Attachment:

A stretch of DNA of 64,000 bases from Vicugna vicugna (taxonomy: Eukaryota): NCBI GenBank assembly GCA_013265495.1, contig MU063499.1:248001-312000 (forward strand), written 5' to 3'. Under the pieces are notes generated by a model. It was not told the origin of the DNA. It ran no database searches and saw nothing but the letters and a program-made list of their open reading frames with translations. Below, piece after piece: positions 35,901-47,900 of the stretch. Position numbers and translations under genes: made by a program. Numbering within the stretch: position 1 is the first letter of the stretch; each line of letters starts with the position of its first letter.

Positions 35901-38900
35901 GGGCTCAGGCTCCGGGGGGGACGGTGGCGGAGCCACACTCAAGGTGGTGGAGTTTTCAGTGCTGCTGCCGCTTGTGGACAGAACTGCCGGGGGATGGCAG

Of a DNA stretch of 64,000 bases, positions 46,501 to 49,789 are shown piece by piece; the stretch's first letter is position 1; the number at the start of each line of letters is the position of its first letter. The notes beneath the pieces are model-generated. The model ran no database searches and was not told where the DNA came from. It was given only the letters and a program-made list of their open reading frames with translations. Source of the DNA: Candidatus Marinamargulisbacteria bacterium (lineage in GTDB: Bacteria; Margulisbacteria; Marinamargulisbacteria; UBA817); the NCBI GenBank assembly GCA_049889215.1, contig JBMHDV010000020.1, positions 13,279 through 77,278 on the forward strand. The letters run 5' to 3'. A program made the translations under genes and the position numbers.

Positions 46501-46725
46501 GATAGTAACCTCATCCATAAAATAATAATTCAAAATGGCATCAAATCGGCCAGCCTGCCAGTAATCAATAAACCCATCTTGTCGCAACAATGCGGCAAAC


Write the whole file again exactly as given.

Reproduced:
A stretch of DNA of 64,000 bases from Vicugna vicugna (taxonomy: Eukaryota): NCBI GenBank assembly GCA_013265495.1, contig MU063499.1:248001-312000 (forward strand), written 5' to 3'. Under the pieces are notes generated by a model. It was not told the origin of the DNA. It ran no database searches and saw nothing but the letters and a program-made list of their open reading frames with translations. Below, piece after piece: positions 35,901-47,900 of the stretch. Position numbers and translations under genes: made by a program. Numbering within the stretch: position 1 is the first letter of the stretch; each line of letters starts with the position of its first letter.

Positions 35901-38900
35901 GGGCTCAGGCTCCGGGGGGGACGGTGGCGGAGCCACACTCAAGGTGGTGGAGTTTTCAGTGCTGCTGCCGCTTGTGGACAGAACTGCCGGGGGATGGCAG

Of a DNA stretch of 64,000 bases, positions 46,501 to 49,789 are shown piece by piece; the stretch's first letter is position 1; the number at the start of each line of letters is the position of its first letter. The notes beneath the pieces are model-generated. The model ran no database searches and was not told where the DNA came from. It was given only the letters and a program-made list of their open reading frames with translations. Source of the DNA: Candidatus Marinamargulisbacteria bacterium (lineage in GTDB: Bacteria; Margulisbacteria; Marinamargulisbacteria; UBA817); the NCBI GenBank assembly GCA_049889215.1, contig JBMHDV010000020.1, positions 13,279 through 77,278 on the forward strand. The letters run 5' to 3'. A program made the translations under genes and the position numbers.

Positions 46501-46725
46501 GATAGTAACCTCATCCATAAAATAATAATTCAAAATGGCATCAAATCGGCCAGCCTGCCAGTAATCAATAAACCCATCTTGTCGCAACAATGCGGCAAAC